I was sitting at the kitchen counter on Saturday flipping through my various beauty/fashion mags and mentioned to my brother-in-law, Steve, that I hated shopping for clothes.
“Whaaaat?” He asked incredulously. “I never thought I’d hear that from YOU of all people,” he added.
Just to set the record straight, I’m not some uber-fashionista. But my family, being from preppy Boston, sees my wardrobe as pretty fashionable.
“Oh, I like nice stuff,” I explain. “I just hate the process of shopping for it.”
And I’m not alone. Empirically speaking, shopping in NYC can be tough. There’s A LOT out there and it’s expensive as hell. So, being on the cheap side, I’m always challenging myself as to whether I REALLY need something. And if you’re not willing to pay top dollar, there’s an obvious quality and style trade-off you have to make.
But the real reason I hate shopping isn’t rational. It’s emotional.
There’s a part of me, despite what I preach, that still regards activities surrounding beauty as less important than a host of other duties, such as work, child rearing, exercising, cleaning the bathrooms (OK, maybe not that).
And because fashionable clothes aren’t truly necessary, I see them as gifts to myself. And then I ask myself, “Do I deserve to pamper or reward myself? Have I worked hard enough to earn these rewards?”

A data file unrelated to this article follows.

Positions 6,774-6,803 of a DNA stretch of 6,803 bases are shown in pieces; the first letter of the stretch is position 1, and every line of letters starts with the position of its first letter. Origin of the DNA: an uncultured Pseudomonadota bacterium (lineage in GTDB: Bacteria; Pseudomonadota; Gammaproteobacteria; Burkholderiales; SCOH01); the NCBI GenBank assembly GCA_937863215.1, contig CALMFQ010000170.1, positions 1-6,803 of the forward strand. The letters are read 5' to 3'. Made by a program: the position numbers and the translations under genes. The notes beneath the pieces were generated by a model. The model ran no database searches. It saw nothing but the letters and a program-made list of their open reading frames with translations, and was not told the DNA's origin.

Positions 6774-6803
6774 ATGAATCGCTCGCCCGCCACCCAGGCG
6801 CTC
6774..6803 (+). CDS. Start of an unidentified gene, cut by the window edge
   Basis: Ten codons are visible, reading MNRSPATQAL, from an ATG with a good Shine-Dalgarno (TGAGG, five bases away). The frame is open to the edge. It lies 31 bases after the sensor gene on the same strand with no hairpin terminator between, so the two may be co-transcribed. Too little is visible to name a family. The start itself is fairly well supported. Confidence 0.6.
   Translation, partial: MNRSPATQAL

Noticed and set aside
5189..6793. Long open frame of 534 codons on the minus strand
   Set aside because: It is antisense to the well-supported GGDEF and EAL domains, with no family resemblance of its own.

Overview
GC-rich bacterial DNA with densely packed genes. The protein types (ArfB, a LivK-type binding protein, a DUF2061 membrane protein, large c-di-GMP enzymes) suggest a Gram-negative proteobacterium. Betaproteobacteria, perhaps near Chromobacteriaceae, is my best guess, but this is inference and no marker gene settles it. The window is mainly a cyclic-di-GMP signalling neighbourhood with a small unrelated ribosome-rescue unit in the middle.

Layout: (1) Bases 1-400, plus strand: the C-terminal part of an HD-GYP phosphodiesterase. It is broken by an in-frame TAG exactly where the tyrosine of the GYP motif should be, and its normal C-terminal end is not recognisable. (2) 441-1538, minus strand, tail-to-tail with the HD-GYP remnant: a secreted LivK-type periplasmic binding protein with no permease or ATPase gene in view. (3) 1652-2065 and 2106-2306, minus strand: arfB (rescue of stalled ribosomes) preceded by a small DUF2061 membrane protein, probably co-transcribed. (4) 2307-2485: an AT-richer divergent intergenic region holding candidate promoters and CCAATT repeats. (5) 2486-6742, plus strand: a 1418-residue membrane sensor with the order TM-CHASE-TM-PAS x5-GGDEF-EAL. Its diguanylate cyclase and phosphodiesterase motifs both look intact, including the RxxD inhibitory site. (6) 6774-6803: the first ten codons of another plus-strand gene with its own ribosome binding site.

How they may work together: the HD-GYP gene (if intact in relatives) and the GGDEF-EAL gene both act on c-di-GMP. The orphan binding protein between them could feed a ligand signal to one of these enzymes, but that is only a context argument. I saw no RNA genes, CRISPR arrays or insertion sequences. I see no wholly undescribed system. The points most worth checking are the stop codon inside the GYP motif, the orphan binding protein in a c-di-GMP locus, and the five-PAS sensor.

Whoa, you’re probably saying. What’s up with this chick?
Thankfully, the second issue has become less and less of a problem for me. I see how critical looking good is in the workplace. Fashionable clothes and beauty items aren’t gifts, they are necessities! Plus, if they make me rock, we’re all benefiting! Also, the older I get, the more I realize that I can reward myself without having to PROVE that I succeeded in some venture or another.
But I found yet another practical solution to my practical and psychological issues with shopping: consignment shops!
Because consignment shops (especially in Manhattan) are stocked with high end fashion at slashed prices, you’re getting the best of both worlds! Great quality and style without feeling like you’re going overboard price-wise. My fave is Designer Resale on the East Side. At first I had the hebegebees shopping in a used clothing store (e.g., did someone die in these clothes?) But the stuff is in great shape and most likely came from a photo shoot or a trophy’s wife’s closet, and thus worn once, if at all.
Plus, there’s an air of intensity and speed in consignment shops. Since there’s pretty much only one of any item, you have to grab it first. Also, I tend to go at the last minute and have only an hour or two to spare. This means I can’t think about the clothes TOO hard. I can’t start over-analyzing my feelings about shopping.
So, if you’re at all like me and have issues with clothes shopping — for rational or emotional reasons — try consignment shops. They might change your life.